@ Chris - Etsy shows the sales numbers, and I haven't found a single potter on etsy with a sales record that is anything like what show & whole sale potters sale. It is definitely not a place to only sell work and be done with it, unless your just doing it as a hobby or something. Even the top sellers only sale 1-2 items every few days(i have been corrected and don't want to misinform, see following post). And most of those items are 15-35 dollars. So if your happy with like 200 bucks a week, then I guess if your become a top pottery seller on etsy you could be happy. Don't get me wrong 200 bucks a week adds up to a decent amount per year to supplement other areas, but if you want to make a sole living on pottery, I think you have to do more than just etsy, things like you said. 

 

Just to make some realizations, my friend is constantly having to adjust prices and introduce new items or his sales rapidly decline. He says that as soon as he stops, competitors move in, create same items as his, mark down prices and start getting his sales. So he is constantly creating new pieces. So even though he makes good money, he is still working just as hard as he was when he first started. There is no such thing as easy money. He works Monday - Friday 6AM till 4PM every day, running his machines, boxing and shipping. It's a full time job for him and his wife.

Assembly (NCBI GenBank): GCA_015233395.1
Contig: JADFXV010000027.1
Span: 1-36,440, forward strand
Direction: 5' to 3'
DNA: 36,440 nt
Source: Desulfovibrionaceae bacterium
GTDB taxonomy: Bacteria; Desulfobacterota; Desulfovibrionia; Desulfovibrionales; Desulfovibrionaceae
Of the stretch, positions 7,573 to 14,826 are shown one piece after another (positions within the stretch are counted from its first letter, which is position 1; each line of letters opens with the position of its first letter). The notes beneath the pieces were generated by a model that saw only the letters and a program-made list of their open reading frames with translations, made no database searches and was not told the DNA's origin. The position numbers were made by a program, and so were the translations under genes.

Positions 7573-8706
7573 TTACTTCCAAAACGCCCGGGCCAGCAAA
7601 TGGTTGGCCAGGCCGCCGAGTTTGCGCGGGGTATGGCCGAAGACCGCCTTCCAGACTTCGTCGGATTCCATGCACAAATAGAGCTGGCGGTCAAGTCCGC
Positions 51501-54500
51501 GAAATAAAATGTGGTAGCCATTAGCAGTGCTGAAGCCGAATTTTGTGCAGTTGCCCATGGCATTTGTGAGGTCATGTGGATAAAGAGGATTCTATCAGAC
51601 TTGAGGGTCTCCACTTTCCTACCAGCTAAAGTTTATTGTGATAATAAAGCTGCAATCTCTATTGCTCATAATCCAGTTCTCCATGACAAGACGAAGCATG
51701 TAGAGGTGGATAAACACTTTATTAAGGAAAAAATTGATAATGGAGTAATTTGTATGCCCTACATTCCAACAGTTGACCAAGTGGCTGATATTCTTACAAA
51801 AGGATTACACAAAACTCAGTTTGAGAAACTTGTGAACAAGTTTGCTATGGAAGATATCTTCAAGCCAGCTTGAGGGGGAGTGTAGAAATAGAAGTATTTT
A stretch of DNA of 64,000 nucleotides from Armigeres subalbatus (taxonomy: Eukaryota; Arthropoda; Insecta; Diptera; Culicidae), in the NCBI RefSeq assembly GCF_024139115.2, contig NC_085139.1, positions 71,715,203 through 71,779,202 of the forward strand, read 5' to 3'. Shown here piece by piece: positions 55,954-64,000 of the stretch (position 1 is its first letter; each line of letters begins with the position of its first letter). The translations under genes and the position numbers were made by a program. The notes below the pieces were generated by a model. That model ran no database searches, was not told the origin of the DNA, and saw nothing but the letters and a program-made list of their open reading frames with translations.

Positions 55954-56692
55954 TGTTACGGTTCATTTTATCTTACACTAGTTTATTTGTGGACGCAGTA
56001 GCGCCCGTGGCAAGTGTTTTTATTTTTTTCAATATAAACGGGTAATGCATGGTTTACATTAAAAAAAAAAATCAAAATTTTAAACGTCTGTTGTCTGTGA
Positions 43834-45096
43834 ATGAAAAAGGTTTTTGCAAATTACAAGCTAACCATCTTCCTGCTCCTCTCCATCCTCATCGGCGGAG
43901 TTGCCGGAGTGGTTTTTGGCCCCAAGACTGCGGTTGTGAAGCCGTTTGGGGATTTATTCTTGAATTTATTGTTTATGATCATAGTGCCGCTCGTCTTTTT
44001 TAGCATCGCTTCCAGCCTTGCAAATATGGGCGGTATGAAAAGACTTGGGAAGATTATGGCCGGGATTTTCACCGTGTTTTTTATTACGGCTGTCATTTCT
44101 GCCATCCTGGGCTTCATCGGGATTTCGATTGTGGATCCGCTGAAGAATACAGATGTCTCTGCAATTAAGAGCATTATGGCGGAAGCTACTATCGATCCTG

#19 DirtRoads

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Posted 02 July 2015 - 12:25 AM

Grype:  Thank you for sharing your research and knowledge.   A very educational read.



#20 Stephen

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Posted 02 July 2015 - 03:54 PM

Would love to pull a few sales online but 6am-4pm every day adjusting machines and shipping does not fit in with my way over romanticized view of full time potting.